I am a proponent of our public education system. I am a product of a public education and proud of it. I hold our classroom teachers in high esteem. I do get tired of them being jerked around in the political arena though. As I stated earlier, I am from the old school. Criterion testing? Didn't know what it was. My classroom teacher in any given subject determined whether I was proficient or not and ready to move on. Parent/teacher conference? Didn't know what they were. The teacher sent a note home saying I was failing in algebra and the only conference I was privy to was the conference my daddy had with me. Daddy had a way with words. Pass/fail in athletics? Nope, same thing. Note sent home by the principal. Daddy said you don't pass, you don't play. Is something resonating here?

Parents must get involved and stay involved in their child's education from day one. They must give teachers their full support. Bottom line? Put the pass/fail responsibility back on our classroom teachers and let them teach to learn. We have good teachers in our public schools. Give them the tools to teach, put the pass/fail responsibility on them and they will measure up. They would relish this opportunity. Give them this responsibility and our kids will measure up accordingly. How? They will become productive citizens. That's the way I see it.     

Patrick T. Malone March 04, 2011 at 04:18 PM
Well done. Without parental involvement educational reform is doomed.
Carolyn Everett Buice March 04, 2011 at 05:24 PM
This is the best news I've heard in a very long time regarding public education. The concept explained by Sen. Milar is very much like the concept used in GCPS in the 60's. Very productive and highly effective. Case in point. . .After graduating from NGHS in 1966, I pursued additional Secretarial Science courses at what was then known as DeKalb Tech. After viewing my transcripts and seeing all the "commercial" courses taken at North, the Counselor advised me there was nothing else they could offer that I had not already taken. He then offered me a job! We were given an opportunity at North to take "go commercial" or college-prep. I chose commercial with 3 years of typing and shorthand, bookkeeping, Business Math, Business English, VOT (Vocational Office Training--"on-the-job training" with an afternoon job as a legal secretary), and every other business-related course offered. Sen. Milar is right. Not every student who walks into a school, whether public or private, is college material. Additionally, I have never agreed with the method of teaching to test. Our students are NOT learning this way. This in itself is a tragedy. I say go back to the basics and the rest will take care of itself. Great article!!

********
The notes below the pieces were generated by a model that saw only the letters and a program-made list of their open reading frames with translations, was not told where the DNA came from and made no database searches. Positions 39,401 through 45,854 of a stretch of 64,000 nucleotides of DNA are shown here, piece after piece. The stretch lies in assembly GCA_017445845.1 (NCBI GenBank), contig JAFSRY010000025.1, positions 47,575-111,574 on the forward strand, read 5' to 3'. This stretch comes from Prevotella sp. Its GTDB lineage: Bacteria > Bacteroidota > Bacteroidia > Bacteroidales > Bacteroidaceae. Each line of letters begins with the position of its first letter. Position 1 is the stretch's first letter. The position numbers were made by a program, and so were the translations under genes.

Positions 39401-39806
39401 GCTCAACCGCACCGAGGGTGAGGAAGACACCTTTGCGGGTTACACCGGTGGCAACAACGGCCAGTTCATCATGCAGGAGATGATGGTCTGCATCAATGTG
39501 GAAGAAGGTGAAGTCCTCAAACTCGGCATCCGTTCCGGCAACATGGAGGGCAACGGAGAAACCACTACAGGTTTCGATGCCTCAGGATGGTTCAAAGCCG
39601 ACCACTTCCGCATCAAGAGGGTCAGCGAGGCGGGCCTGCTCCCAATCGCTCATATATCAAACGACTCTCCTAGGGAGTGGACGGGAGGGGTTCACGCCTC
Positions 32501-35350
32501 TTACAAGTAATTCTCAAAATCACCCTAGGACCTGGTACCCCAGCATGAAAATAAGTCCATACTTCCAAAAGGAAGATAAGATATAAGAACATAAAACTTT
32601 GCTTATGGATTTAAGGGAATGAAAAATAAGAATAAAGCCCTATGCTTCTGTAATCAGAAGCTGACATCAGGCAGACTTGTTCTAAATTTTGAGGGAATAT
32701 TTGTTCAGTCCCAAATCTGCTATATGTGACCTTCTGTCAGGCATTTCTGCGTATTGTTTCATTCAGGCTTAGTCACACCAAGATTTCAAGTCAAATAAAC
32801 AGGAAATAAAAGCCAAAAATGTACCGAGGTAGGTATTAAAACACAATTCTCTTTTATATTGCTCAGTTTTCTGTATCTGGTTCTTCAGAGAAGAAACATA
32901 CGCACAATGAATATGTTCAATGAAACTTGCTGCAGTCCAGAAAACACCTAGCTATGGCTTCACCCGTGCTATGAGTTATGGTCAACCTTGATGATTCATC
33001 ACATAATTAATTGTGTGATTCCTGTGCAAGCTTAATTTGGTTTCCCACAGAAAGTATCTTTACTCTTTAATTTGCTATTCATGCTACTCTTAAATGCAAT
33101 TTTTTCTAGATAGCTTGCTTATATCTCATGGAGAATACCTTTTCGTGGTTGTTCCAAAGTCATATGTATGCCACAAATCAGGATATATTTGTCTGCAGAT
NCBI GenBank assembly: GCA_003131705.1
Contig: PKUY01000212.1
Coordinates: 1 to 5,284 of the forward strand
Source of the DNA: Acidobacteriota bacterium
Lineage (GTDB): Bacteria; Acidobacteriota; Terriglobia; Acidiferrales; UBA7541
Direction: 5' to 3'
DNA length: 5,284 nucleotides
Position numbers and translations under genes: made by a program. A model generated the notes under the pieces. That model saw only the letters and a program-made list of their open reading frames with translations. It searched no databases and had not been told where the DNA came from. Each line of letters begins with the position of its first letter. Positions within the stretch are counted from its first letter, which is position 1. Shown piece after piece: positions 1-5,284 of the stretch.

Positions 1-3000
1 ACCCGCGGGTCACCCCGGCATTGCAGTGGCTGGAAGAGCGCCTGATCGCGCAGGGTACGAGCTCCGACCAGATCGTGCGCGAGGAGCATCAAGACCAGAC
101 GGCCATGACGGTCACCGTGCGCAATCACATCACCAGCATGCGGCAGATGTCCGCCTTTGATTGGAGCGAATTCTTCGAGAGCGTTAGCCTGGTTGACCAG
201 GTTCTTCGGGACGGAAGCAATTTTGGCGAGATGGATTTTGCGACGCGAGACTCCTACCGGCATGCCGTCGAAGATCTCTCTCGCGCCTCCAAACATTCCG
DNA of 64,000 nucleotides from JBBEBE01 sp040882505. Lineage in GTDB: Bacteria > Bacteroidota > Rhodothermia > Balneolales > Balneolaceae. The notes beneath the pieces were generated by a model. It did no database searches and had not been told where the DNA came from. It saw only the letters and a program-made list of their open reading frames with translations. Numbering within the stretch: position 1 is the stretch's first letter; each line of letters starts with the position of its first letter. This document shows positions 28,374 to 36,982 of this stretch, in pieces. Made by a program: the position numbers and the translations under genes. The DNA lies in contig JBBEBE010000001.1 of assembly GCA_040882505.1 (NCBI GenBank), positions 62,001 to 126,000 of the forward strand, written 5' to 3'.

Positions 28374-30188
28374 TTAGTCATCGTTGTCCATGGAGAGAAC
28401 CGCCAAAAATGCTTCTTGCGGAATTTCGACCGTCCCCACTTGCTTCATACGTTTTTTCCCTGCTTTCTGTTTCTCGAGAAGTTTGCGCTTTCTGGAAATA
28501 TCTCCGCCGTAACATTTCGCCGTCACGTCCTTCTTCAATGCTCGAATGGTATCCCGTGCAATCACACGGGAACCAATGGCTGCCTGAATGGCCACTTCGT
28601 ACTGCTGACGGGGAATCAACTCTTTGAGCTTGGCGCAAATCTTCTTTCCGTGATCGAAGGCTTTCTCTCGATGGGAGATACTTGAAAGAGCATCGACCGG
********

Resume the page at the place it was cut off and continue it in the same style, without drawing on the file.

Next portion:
Dawn Siska March 04, 2011 at 06:44 PM
I was attending a meeting with the Hall County Superintendent of Education and he said that of the 180 days that our children are IN school that 80 of those days are dedicated to standardized testing prep and standardized test taking ... how crazy is that ???? Imagine what our children could learn if we could free our teachers from the burden of "big brother" and allow them to do what their passion is ... teaching :)
M.K. OSBORNE March 05, 2011 at 02:19 AM
Jimmy , I really enjoyed and appreciated your views. I think we should provide the opportunity of a quality education to all children and meet there needs to become productive citizens by providing a well rounded education that meshes the old with the new then i think we would be on to something. Diversity of education from College to Vocational should be offered and encouraged because any furthered education would be to the best intrest of the child and our future. Thanks !!